A floral olive oil compares to a mature white wine (think Riesling),
with a light flowery flavor.


How To Taste Olive Oil
There are the five tasting steps, just like with wine.
(And it is suggested to taste a true extra virgin olive oil (EVOO.)

1) Pour a tablespoon of oil into a wine glass.

2) Swirl the oil like you would wine, but place your palm over the glass to contain the aromas.

3) Sniff those aromas! Just like wine, olive oil has a “nose.” These are the most prevalent notes that help you detect the oil's flavor characteristics. (Yes diehards, there is also an olive oil tasting wheel!)

4) Sip the same way you taste wine by taking in a small amount of air and mixing with the oil.

5) Swallow; the oil should have a smooth finish and a tingling sensation in the back of your throat, thanks to the polyphenols (antioxidants) in the oil.

Now head to your local olive oil shop (if you’re so lucky to have one), visit a specialty/gourmet food store, or go online and select a variety of olive oils to begin your exploration.

Wednesday, July 27, 2016

Drinking With Democrats

 
It’s Week 2 of the political conventions, which makes this the perfect time to take a look at the Democrats and their imbibing commanders-in-chief.

“Drinking with Democrats” author Mark Will-Weber has concocted a read that’s funny and refreshing, giving you insight into those Democratic Party Animals and their choice of liberal libations.

While not all presidents fit easily into the Democratic ranks, thanks to parties that are now defunct, Will-Weber does an excellent job aligning those who were known as Democratic Republicans (Not a typo.) into the party base while providing liberal pours of politically incorrect history on the  Dems, behind-the-scenes at the White House.

You’ll discover interesting Democratic POTUS drinking facts like:

Thomas Jefferson
Which Democratic presidents utilized liquor to buy votes?

What president could always be counted on to retell his squirrel whiskey tale?

Who was the founding father of wine?

What POTUS enjoyed beers in Ireland and impressed the natives with his ability to drink Irish beer?

Who had a fondness for Bourbon? (Lots of Bourbon.)

And what Commander-in-Chief preferred beer to any other beverage?

Mark Will-Weber
Mark Will-Weber, a seasoned journalist and magazine editor, offers an amusing, tongue-in-cheek look at past Democratic presidents and their drinking habits including favorite beverages, drink recipes and bar tips poured out with a twist of humorous antidotes.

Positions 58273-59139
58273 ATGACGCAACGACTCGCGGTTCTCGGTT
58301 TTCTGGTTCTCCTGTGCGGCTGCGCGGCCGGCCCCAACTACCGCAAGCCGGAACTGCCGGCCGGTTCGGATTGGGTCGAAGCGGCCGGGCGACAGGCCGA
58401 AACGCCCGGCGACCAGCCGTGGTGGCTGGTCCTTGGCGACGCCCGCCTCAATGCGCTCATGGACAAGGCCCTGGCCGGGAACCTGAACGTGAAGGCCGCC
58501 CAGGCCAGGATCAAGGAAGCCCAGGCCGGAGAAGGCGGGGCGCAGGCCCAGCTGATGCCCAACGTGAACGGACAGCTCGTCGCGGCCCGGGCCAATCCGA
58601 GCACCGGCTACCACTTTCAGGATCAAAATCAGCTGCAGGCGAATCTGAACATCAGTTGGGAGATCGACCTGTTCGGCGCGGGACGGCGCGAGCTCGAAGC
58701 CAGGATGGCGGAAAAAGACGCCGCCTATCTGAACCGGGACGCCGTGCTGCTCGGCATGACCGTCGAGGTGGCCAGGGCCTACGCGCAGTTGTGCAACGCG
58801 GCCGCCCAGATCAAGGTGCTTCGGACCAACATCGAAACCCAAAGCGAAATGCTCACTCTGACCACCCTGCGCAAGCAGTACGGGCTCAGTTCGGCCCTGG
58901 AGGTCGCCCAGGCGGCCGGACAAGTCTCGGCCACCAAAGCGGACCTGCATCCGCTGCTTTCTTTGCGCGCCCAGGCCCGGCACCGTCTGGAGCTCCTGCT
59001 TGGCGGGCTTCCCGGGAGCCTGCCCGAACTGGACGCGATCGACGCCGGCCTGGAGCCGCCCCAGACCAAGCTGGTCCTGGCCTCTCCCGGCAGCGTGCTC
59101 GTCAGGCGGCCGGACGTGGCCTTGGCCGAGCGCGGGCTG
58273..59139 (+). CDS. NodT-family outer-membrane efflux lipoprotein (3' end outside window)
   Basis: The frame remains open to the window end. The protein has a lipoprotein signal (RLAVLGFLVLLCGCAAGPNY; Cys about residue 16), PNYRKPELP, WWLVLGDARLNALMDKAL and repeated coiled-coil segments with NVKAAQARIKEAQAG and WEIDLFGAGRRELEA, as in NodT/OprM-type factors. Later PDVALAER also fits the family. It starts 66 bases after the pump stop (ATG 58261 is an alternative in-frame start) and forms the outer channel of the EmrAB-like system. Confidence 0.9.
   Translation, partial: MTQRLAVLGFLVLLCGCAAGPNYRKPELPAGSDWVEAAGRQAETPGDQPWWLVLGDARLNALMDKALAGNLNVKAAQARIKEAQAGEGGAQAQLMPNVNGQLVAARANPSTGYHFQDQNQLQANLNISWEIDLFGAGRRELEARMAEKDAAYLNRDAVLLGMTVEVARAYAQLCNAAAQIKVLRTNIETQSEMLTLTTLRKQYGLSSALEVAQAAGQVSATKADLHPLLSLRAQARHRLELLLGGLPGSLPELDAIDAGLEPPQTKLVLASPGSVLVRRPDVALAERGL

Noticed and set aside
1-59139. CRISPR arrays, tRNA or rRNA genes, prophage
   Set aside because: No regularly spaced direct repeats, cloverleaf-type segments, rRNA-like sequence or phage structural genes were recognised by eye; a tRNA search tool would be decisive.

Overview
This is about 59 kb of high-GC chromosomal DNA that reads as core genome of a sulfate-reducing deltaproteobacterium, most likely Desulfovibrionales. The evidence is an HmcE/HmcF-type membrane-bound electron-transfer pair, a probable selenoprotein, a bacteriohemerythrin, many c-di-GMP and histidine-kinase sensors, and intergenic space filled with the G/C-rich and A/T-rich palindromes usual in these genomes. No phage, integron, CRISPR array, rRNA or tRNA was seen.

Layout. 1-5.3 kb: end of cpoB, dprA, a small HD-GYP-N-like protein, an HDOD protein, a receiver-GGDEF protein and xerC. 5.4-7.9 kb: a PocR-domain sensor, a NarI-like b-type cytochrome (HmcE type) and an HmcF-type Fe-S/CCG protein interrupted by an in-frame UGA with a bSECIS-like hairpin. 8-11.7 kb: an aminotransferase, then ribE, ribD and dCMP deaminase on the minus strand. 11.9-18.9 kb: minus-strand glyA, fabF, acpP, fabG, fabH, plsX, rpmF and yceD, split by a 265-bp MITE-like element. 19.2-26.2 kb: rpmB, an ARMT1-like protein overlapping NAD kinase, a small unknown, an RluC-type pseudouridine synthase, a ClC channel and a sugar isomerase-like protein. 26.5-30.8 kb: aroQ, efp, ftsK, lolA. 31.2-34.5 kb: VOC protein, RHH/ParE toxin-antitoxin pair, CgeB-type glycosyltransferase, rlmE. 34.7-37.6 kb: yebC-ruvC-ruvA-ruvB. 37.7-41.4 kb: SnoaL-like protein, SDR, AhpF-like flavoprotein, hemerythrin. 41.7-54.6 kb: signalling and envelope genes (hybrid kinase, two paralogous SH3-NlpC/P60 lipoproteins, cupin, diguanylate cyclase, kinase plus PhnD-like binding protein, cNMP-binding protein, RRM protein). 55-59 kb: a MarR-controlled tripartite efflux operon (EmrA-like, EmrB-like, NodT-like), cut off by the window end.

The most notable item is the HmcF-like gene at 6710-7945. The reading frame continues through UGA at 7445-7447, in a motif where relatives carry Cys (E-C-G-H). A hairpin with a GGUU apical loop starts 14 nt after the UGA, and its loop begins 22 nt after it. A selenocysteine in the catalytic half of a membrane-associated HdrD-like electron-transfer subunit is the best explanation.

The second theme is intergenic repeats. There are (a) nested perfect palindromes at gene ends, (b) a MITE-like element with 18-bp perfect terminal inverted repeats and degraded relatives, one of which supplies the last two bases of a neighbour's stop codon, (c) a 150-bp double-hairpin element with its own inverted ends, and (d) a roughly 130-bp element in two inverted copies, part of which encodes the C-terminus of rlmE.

So pour your favorite libation, turn on the tube and tipple along with the Democrats as you peruse this book. You might find you’re mighty impressed with that drink!

~ Joy

Wednesday, July 20, 2016

Drinking With Republicans

 
Ah, the political conventions are upon us. In view of this election year (and whichever party you’re supporting), a drink (or three) may be necessary to get through these next couple of weeks.

The GOP is currently holding the Republican National Convention in Cleveland, so this could be the perfect time to take a break from all the “He said, She said” and just settle down with a libation and an amazingly fun read that deals with past presidents, their intake, and their outtakes, on alcohol. 

Mark Will Weber
Drinking With Republicans, by Mark Will-Weber, provides great historical insights into the Grand Old Party's presidents and their libations of choice. Will-Weber, a seasoned journalist and magazine editor, offers an amusing, tongue-in-cheek look at past Republican presidents and their drinking habits including favorite beverages, drink recipes and bar tips poured out with a twist of humorous antidotes.You'll discover entertaining Republican POTUS drinking facts like:

What president was the father of modern Bourbon Whiskey?

What president violated Prohibition?

Which POTUS enjoyed drinking with his staff?

Which presidents lubricated foreign affair proceedings with a few drinks?

And what Commander-in-Chiefs switched out the expensive liquor for run-of-the-mill once the party got started? (Yes, there's more than one.)

And what about those presidents who don't fit easily into the Republican or Democratic ranks, thanks to parties that are now defunct? (George Washington, John Adams, William Henry Harrison, John Tyler, Zachary Taylor and Milford Filmore, to be precise.) Will-Weber does an excellent job aligning those Whigs, Independents and Federalists into the Republican party base, all the while providing politically incorrect history on these conservatives and their behind-the-scenes incidents at the White House.

The national political conventions happen only once every four years, so go ahead, mix up your favorite drink, grab the television remote (you political diehards), and settle down to reading Drinking With Republicans while watching the GOP Convention. You may decide to have another drink and just leave the sound down … This book is entertaining enough!

(Fair play: Next week, it’s the Democrats turn at the bar.)

~ Joy